It's high time we had fairer fuel prices
OUR community continues to be hard hit by ever increasing fuel prices.
South Devon is one of the least affordable places to live in the UK, with low average wages and some of the highest house prices and water rates in the country.
The UK is the ninth most expensive place to buy petrol in the EU and many people have little alternative but to use their cars, especially in rural areas.
I have received many letters from concerned constituents who fear an April fuel duty increase. I am supporting the FairFuelUK campaign and argue that we need more support for our rural communities.
I welcome Prime Minister David Cameron's move to take a special interest in the proposed fuel stabiliser and have written to ask him to ensure that it does happen.
I have also written to George Osborne and the Secretary of State for Energy and Climate Change Chris Huhne to put forward your concerns. Along with many readers, especially those who are volunteer drivers, I would like to see an increase in the mileage payment allowance which no longer covers the real cost of fuel.
In yet another blow from the European Courts this week, the EU's European Court of Justice has scrapped the insurance industry's opt out from the EU gender directive, which will prevent insurance companies from offering different products to men and women.
There is no argument about the fact that young male drivers are more likely to be the cause of road accidents than women of the same age.
Based on that data, younger women have long paid lower premiums on car insurance than men of the same age. It has been estimated that, as a result of the ruling, a 17-year-old female driver now will have paid out extra on her car insurance by her 26th birthday that could range from £4,300 to £9,300.
Male drivers, however, would only save about £3,250 over the same period as it has been estimated that the UK insurance industry would seek to raise extra capital to cover the 'uncertainty' generated by the change in policy.
The European Court of Justice based in Luxembourg is not the same as the European Court of Human Rights in Strasbourg, which was responsible for the edict on prisoners' voting rights, but it is yet another example of a European court adding to the costs for individuals as well as the economy as a whole. It is all based on a ruling by the European Court of Justice Advocate General that the gender differentiation is a violation of the Charter of Fundamental Rights.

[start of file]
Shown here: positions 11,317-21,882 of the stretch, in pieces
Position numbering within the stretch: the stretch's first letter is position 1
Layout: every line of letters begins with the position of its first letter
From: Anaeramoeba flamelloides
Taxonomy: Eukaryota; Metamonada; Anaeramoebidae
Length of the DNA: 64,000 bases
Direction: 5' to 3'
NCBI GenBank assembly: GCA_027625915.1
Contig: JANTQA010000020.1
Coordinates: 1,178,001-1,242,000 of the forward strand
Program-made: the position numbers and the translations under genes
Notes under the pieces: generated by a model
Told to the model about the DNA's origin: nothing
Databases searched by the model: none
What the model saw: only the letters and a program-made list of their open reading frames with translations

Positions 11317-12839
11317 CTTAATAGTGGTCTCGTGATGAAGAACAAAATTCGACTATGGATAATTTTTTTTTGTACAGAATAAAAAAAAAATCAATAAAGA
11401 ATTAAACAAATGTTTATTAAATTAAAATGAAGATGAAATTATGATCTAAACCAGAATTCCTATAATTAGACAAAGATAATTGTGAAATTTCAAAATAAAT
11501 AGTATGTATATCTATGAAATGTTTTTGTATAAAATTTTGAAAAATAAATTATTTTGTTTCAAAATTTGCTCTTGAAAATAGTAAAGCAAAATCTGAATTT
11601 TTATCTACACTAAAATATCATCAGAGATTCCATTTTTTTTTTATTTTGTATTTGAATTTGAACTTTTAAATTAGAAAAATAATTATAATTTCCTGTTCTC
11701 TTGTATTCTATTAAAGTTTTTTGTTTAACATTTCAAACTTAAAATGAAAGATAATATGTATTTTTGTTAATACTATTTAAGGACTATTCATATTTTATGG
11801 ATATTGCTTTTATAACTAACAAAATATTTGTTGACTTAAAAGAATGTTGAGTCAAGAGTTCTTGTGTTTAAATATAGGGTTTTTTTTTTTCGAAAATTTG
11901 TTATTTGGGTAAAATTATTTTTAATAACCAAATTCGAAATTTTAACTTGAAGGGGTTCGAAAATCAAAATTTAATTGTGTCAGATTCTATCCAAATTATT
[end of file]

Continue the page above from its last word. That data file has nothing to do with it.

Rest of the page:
Yet again we will all count the cost of giving greater powers to unaccountable European judges as a result of Labour signing up to the Lisbon Treaty.
Unfortunately there will be no opportunity for Parliament to refuse to comply with this ruling and I urge all readers to write to their MEP to complain about the continuing power grab by the European Courts.
Over the past months I have received many letters from people who receive Disability Living Allowance.
There has been genuine anxiety about the proposed changes. The fact is that DLA, as evidenced by many high-profile cases in the media, was very open to fraud and this was discrediting a benefit which should be there to help to support disabled people to overcome the inequalities they face and to remain independent.
I would urge all those who receive this important benefit not to listen to scare stories as all those who genuinely need the benefit will continue to receive it when it becomes the Personal Independence Payment in 2013-14.
This delay in the implementation of the reform is to ensure that the testing regime is fair and properly takes account of all the issues raised in the consultation. No one seriously feels that the current system of self assessment is fit for purpose.
It involves a very long and complicated form, often requiring no proof of the claimed disability or the need ever to reassess whether a condition has changed.
It is small wonder that the current discredited system led to a 30 per cent increase in people claiming DLA in just eight years. We have to be honest about this and recognise that it is time to concentrate benefits on those with the greatest need.